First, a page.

How to Go to Grad School for Free – It’s Easier Than You Think! - how to get a graduate degree for free

How to Go to Grad School for Free – It’s Easier Than You Think!

•  3 minute read

Grad degrees don’t have to cost an arm and a leg. If you do it right, you can actually get your grad degree for free – and even get paid for it!

Did you know that people actually pay for their grad degrees? This was news to me when I graduated with my M.S. in wildlife biology and conservation in 2014.

 

Why? I got my grad degree basically for free – and I didn’t know anyone else in my field who paid for their degree, either.

 

And it’s not just my field, either. I have tons of friends who studied math, history, science – even English – and yet didn’t pay for their degrees. If you listen to our advice on how to go to grad school for free, you might be able to pull it off, too!

 

1. Do Your Research

If you want to go to grad school, your research starts long before you get accepted into a program. Unlike the more cookie-cutter undergrad programs, each graduate university, degree program, and even individual course of study is unique. It’s up to you to sort out how each one that interests you works.

 

Oftentimes you’ll just apply to the general program that you’re interested in. Schedule a phone call with the department of interest to get the full scoop on how it works. In my case, I first tried to find a professor with my interests and approach him or her directly to ask about potential grad openings.

 

In some fields – like wildlife biology and mathematics – it’s almost unheard-of for people to pay for their degrees, regardless of where they go to school. I spoke to a friend who has a master’s degree in mathematics.

 

He told me that, “The best piece of advice I ever got was not to pay for your degree. If you do, you’re doing it wrong.”

 

In other fields, you’ll first need to scope out how each individual university works, then apply to a bunch. After that, you can sit back and wait to accept the best offer. Another friend took this route to get her master’s degree in history, and she has a word of advice:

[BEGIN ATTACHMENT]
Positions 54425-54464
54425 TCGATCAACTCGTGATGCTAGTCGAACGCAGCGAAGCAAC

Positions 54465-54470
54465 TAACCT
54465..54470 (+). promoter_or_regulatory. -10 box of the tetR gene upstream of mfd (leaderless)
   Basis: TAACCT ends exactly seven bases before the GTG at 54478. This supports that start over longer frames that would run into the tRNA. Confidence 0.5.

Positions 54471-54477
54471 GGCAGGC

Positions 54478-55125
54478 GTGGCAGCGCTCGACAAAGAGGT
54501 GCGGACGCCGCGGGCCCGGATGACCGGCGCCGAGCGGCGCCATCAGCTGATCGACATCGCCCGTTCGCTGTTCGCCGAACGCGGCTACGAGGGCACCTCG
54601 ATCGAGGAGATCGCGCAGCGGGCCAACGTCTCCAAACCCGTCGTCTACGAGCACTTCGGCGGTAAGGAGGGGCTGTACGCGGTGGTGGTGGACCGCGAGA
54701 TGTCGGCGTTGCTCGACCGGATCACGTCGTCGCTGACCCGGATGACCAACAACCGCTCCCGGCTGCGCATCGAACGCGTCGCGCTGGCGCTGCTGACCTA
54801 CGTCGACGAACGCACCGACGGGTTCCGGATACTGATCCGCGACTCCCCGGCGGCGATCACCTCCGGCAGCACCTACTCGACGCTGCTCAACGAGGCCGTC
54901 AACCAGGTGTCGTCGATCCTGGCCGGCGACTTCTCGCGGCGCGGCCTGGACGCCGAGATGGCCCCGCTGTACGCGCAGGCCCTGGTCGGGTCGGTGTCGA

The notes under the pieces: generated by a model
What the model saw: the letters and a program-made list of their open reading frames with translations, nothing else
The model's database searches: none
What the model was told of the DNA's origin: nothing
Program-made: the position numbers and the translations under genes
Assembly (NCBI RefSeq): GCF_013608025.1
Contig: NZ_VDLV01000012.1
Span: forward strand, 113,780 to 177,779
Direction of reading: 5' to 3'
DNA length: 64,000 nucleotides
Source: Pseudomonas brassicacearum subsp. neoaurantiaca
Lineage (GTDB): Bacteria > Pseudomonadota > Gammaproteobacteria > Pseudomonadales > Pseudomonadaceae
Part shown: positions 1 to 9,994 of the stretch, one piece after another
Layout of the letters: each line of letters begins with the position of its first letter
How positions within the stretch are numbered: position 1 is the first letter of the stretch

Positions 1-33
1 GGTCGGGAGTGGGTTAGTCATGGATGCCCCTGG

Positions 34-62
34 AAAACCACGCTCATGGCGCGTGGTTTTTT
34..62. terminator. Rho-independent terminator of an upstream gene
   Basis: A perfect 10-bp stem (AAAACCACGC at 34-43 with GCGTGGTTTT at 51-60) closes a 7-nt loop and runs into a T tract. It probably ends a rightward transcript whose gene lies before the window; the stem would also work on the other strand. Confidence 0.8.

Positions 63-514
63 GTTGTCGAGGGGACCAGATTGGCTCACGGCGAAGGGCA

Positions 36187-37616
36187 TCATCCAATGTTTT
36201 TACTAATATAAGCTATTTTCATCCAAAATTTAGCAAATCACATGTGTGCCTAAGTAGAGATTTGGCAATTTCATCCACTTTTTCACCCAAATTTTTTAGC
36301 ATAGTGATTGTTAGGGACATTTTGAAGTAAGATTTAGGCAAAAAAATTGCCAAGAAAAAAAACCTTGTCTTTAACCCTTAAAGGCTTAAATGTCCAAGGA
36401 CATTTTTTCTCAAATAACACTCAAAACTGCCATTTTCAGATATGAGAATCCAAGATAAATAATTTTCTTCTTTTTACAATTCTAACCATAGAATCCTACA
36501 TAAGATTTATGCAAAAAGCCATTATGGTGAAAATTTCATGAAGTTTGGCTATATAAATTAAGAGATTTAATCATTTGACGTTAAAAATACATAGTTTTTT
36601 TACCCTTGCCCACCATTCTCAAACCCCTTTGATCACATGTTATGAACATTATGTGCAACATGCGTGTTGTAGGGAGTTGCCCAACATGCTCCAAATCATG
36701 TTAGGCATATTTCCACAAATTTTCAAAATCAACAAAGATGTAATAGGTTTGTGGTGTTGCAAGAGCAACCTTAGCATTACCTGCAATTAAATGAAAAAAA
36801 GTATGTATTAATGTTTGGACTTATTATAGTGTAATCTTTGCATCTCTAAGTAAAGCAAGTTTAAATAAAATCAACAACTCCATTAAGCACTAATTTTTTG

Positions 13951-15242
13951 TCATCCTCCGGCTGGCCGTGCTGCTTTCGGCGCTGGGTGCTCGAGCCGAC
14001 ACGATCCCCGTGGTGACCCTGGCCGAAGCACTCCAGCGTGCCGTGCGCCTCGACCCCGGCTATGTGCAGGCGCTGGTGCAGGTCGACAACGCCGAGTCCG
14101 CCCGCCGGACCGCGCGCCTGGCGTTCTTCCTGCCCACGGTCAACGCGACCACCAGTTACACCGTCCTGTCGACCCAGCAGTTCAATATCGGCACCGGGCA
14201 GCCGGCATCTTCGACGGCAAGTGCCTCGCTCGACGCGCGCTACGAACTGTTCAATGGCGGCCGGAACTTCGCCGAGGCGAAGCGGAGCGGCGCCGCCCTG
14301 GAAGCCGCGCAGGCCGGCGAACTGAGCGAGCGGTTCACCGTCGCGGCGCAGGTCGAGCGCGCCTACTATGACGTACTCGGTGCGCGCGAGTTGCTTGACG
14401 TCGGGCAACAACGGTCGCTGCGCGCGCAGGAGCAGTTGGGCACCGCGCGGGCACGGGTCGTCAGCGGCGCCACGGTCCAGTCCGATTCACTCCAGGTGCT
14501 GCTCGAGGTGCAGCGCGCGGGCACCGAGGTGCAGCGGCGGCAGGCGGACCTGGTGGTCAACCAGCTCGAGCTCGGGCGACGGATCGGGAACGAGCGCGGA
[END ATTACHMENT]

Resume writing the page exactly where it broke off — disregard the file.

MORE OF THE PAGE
Even if you’re applying to a university program rather than working one-on-one with an individual professor, you should still research what each professor’s specialty is. Mention these topics in your application essay for bonus points. “This demonstrates your interest in their specific program and shows your willingness to do research,” she says.

 

2. Work as a Teaching Assistant

Here’s the heart of how we were all able to go to grad school for free:

 

We worked as teaching assistants, either teaching intro-level college classes in our field or running the lab sections of certain lecture courses. These arrangements usually grant you a tuition waiver, plus a living stipend. In my case, my stipend worked out to just over $26,000 a year. While in school, I saved $24,688 on tuition and got $5,553-worth of health insurance for free. Most of us had to pay fees (which weren’t insubstantial), but the stipend fully covered that amount, as well as living expenses.

 

3. Work as a Research Assistant

If you’re working on a thesis project as a part of your degree, the university may pay for it. My thesis project was fully funded when I was accepted into the program.

 

This meant that the university already had a pot of cash sitting in an account waiting to pay for me and my research expenses.

 

All I had to do was work as a TA during the school year (for which the university paid me); and during the summer, the university paid me at the same rate, pulling from the initial funding that my project came with. If it hadn’t been fully funded for my degree, I wouldn’t have accepted the position.

 

4. Apply For Scholarships

Unfortunately, the pot of money ran out in my last semester (we found some cool things to test in the lab, but it was expensive to do so), and so I turned to another life saver: scholarships.

 

I applied for a few scholarships and was surprised to win two awards that fully covered my final semester. My math buddy now teaches at a community college and serves on scholarship selection committees.

 

His advice? “Apply for as many scholarships as you can.”

 

“Each semester we give away $3,000 in scholarships,” he says, “and we usually only have three or four people apply for that money.”

 

As long as you’re creative and flexible in where you go and what you want to study, there’s no reason why you need to take out thousands of dollars in student loans to get a graduate degree.